Vanity Fair has published an oral history of Occupy Wall Street.
And now we have the “new student activism.”
“I’m not sure it would’ve happened if Occupy Wall Street wouldn’t have started,” said Marina Keegan, of the Morgan Stanley protest at Yale, where she is a senior. “Definitely people are starting to think more critically about their choices after graduation and how they affect not just themselves, but the world.”
All of which sets Occupy-related student protests apart from much of the campus activism that has come before. A good chunk of student protest has focused on single issues: nukes in the ’70s, apartheid and Contras in the ’80s, sweatshops in the ’90s.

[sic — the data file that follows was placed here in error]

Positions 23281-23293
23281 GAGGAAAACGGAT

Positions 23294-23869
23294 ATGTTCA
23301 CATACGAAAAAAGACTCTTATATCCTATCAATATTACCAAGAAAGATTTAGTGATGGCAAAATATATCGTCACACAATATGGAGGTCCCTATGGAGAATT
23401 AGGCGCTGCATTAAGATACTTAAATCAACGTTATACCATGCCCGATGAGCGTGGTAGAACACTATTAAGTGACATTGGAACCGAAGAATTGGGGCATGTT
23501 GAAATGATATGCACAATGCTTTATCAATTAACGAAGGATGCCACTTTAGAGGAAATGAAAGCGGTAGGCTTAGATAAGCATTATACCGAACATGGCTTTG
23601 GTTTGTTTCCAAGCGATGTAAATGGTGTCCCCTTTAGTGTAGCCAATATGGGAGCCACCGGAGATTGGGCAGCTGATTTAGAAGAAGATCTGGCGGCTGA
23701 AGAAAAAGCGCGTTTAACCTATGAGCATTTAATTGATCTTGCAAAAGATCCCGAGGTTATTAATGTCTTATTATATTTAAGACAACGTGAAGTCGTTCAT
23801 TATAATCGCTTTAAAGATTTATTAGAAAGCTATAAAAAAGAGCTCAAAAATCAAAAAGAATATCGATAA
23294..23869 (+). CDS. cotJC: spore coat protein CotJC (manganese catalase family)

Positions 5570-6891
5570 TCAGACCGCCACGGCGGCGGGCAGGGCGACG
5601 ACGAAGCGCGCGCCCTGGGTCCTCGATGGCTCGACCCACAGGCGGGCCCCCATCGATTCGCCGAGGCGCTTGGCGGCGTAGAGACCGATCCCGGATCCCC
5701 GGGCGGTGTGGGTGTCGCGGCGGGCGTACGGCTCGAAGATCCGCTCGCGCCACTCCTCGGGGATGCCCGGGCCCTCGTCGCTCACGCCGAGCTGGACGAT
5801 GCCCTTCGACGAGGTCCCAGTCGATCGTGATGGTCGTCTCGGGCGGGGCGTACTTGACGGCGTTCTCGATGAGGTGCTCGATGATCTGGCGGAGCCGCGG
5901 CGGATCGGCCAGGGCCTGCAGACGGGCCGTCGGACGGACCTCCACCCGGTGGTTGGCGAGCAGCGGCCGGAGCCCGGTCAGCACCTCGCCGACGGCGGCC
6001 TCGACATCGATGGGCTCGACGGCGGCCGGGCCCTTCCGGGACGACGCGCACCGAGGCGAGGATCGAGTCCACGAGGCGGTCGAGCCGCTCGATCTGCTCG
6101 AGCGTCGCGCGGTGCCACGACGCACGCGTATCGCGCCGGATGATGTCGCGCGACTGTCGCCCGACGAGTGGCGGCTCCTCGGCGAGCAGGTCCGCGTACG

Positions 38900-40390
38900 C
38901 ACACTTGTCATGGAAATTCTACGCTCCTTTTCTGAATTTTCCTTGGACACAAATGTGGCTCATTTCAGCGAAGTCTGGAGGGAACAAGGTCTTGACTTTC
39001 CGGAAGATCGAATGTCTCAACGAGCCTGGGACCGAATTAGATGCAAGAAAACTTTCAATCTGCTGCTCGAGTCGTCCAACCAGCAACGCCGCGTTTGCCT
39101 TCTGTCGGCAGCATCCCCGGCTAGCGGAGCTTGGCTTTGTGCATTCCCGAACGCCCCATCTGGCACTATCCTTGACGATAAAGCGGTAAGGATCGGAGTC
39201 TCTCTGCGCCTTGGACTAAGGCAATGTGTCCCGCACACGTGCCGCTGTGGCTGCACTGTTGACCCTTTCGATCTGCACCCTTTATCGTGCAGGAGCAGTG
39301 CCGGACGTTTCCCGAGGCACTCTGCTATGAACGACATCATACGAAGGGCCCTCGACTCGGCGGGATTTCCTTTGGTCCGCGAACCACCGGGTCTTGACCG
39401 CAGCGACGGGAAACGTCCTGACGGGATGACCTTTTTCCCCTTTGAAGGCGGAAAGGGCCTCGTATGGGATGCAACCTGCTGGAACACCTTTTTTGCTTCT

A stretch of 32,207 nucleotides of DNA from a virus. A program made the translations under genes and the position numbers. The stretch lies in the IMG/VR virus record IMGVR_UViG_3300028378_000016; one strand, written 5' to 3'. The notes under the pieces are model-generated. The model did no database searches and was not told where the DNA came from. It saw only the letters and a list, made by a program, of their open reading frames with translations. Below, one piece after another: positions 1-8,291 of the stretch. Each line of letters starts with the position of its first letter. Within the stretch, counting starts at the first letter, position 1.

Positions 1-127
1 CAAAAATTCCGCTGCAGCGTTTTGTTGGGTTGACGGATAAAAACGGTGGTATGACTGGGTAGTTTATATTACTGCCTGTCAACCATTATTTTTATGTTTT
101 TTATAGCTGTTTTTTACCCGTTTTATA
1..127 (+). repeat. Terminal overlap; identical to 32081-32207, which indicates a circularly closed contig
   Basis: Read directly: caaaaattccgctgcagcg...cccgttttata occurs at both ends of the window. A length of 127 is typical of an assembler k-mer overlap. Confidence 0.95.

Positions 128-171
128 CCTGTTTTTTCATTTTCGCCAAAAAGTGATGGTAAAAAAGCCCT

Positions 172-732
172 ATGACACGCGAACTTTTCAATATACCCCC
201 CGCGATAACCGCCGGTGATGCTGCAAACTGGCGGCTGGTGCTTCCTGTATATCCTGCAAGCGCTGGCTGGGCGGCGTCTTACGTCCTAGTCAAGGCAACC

Many of today’s new graduates find themselves heavily indebted, and to the same institutions that received multibillion-dollar bailouts in the financial crash. Median income is stagnant. Their public universities are underfinanced, and class sizes growing. College activists have linked these issues to broad critiques of the financial-political complex.